On financial field, Sun Life Stadium surges ahead

Rendering of proposed changes to Sun Life Stadium, showing partial roof covering.
Rendering of proposed changes to Sun Life Stadium, showing partial roof covering.

Despite the Miami Dolphins’ half-decade playoff drought, Sun Life Stadium’s three biggest revenue streams — premium seating, non-NFL events and sponsorships — all grew in the last fiscal year.

That’s according to Fitch Ratings, which on Thursday made public financial information that pro sports franchises usually keep private (Fitch and other ratings firms regularly review the financial health of entities offering debt on the public markets, which includes the Dolphins). The agency affirmed the stadium’s BBB debt rating, suggesting that the expectations of default risk are currently low.

The stadium, which along with the Dolphins is owned by Stephen Ross, is currently carrying roughly $210 million in debt — a number expected to grow by $100 million with the upcoming renovations, according to Fitch.

The two-year facelift is expected to cost more than $400 million. Of that, $350 million is to be paid for or borrowed by Ross. The Dolphins have also applied for $50 million in state funding. The project is eligible for $100 million in loans from the NFL.

Ross is expected to make a significant contribution to the project from his private wealth, estimated by Forbes magazine to be in excess of $6 billion.

“Fitch views [Ross’] equity contribution to the project as evidence of a strong commitment to the franchise, the Dolphins’ brand and the upkeep of the fan experience,” Fitch wrote.

The NFL has preliminarily signed off on the financing package, which not only includes new debt but also re-marketing of the existing 1985, 2006 and 2007 bonds.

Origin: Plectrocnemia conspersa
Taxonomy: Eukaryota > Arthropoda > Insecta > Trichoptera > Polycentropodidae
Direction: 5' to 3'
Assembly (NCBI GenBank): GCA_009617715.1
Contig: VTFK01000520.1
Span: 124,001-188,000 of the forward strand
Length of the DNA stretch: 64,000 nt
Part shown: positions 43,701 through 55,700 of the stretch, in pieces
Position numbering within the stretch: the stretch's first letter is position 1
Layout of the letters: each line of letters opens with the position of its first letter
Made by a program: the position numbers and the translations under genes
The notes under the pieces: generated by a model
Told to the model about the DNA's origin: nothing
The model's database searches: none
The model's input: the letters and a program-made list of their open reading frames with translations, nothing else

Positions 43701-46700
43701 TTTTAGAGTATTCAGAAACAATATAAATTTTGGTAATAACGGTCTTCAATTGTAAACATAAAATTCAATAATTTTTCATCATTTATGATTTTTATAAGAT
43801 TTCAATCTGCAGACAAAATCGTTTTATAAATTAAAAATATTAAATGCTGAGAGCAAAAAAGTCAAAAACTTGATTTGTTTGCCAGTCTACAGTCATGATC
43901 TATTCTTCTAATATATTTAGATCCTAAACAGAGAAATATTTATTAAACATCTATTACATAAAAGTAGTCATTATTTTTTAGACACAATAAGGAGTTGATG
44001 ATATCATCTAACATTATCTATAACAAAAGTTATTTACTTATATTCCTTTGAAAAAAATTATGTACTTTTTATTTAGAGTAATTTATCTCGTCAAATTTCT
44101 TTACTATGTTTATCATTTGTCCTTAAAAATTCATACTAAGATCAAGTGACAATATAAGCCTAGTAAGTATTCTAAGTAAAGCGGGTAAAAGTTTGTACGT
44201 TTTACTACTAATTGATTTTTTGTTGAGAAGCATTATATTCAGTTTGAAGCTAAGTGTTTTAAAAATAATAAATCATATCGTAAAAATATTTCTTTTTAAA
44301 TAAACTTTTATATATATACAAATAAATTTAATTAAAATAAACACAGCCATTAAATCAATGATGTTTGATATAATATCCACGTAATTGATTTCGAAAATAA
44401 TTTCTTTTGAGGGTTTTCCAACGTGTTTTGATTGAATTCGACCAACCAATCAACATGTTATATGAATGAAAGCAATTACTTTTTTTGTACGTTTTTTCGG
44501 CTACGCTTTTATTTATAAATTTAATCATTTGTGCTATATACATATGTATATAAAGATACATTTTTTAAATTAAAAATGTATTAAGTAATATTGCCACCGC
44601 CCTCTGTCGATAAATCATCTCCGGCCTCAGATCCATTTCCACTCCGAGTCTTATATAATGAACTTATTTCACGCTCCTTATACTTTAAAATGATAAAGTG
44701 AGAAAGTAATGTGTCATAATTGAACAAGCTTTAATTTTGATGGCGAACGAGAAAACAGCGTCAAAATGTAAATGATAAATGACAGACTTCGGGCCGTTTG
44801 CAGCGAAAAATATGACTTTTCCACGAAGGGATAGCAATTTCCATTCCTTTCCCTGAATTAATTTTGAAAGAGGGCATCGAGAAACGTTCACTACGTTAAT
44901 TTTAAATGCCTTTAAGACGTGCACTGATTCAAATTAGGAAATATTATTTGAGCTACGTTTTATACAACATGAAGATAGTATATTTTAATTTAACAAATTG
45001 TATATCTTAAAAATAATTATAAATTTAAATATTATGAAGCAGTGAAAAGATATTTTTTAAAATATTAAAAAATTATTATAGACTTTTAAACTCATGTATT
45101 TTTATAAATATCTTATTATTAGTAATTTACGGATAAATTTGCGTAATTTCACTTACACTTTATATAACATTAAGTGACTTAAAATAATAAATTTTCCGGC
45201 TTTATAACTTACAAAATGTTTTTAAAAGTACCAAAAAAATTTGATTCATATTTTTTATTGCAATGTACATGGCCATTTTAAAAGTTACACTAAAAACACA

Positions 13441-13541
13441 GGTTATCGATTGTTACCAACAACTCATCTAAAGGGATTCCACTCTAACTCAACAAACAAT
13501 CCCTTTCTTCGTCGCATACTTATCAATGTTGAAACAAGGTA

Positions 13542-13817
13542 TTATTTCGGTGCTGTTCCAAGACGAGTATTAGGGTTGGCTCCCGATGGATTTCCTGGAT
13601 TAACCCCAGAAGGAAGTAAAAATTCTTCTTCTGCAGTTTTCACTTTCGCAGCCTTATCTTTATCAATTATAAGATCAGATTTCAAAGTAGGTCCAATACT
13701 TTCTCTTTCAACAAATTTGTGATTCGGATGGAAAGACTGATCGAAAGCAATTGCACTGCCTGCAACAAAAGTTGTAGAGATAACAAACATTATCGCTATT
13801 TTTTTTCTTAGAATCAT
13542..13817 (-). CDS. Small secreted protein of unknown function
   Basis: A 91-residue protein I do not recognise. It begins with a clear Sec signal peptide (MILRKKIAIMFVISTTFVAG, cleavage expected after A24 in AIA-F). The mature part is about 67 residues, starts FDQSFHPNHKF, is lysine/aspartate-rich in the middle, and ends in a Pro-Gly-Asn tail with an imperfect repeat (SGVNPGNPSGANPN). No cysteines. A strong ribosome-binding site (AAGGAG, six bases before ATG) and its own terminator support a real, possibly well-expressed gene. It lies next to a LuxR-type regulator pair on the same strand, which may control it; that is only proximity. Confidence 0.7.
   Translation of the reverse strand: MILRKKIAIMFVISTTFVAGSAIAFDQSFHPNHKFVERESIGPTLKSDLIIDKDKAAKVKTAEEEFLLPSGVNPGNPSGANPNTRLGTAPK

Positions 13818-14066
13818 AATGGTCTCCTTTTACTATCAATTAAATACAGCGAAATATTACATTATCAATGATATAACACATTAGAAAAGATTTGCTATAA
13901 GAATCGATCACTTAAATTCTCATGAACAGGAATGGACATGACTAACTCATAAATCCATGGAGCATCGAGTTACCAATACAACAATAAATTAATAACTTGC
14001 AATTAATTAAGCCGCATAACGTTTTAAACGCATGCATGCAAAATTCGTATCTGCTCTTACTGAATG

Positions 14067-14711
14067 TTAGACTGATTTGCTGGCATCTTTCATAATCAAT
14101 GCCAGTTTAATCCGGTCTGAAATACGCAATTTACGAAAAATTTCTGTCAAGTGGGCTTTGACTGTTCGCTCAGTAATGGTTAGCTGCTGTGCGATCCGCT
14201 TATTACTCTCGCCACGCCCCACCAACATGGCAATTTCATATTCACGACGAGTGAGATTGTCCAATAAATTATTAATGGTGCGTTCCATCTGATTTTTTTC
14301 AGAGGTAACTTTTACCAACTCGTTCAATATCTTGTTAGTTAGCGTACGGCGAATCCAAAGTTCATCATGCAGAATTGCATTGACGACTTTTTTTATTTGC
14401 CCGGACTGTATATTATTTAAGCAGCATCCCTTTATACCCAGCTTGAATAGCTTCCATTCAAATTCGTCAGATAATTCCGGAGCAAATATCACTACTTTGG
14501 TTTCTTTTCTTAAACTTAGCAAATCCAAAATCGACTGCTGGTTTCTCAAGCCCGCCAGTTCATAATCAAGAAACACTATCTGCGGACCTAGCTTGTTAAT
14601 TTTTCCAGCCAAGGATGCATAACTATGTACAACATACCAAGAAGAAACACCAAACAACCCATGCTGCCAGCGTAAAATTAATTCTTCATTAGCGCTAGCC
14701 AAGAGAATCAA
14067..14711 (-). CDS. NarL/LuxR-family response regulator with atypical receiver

Fitch was bullish on the stadium’s debt situation because its fundamentals are trending in the right direction.

Most encouraging for the organization: operating revenues increased by 8.7 percent in the 2014 fiscal year, which ended in March.

Fitch found that premium seating revenue grew 11.9 percent, as more club seats and suites were sold on a one-year or single-game basis. Revenue from mega concerts and other events was up by 12.5 percent.

South Florida Stadium, LLC, as the company is formally known, did experience a 28.1-percent spike in operating expenses in the last fiscal year, but that was a result of “one-time expenses related to the pursuit of public funding for stadium improvements.” They are expected to fall back to normal levels going forward.

Fitch wrote that the debt rating affirmation “reflects Sun Life Stadium’s status as a premier venue in South Florida and host to the National Football League’s Miami Dolphins, the core anchor tenant at the facility since 1987. It also reflects the strong commitment to the franchise and the stadium from its owners.”

The report supports anecdotal evidence that suggests the team’s financial health is improving. The Dolphins’ average paid home attendance this year is 70,722, 12th-best in the NFL. That’s up 10 percent over 2013 and a 23-percent increase over 2012, when the attendance averaged just 57,379. The biggest driver of growth has been an increase in group sales.

The renovation project, which will begin in earnest after the season ends, includes a weather canopy and upgrades to suites, premium seating and entertainment space, along with a redesign of the main seating bowl.

Additionally, high-definition scoreboards will be placed in each corner; each screen will have a “founding partner” that will generate additional advertisement revenue. The Dolphins also are adding a permanent stage to the parking lot for smaller-scale concerts.

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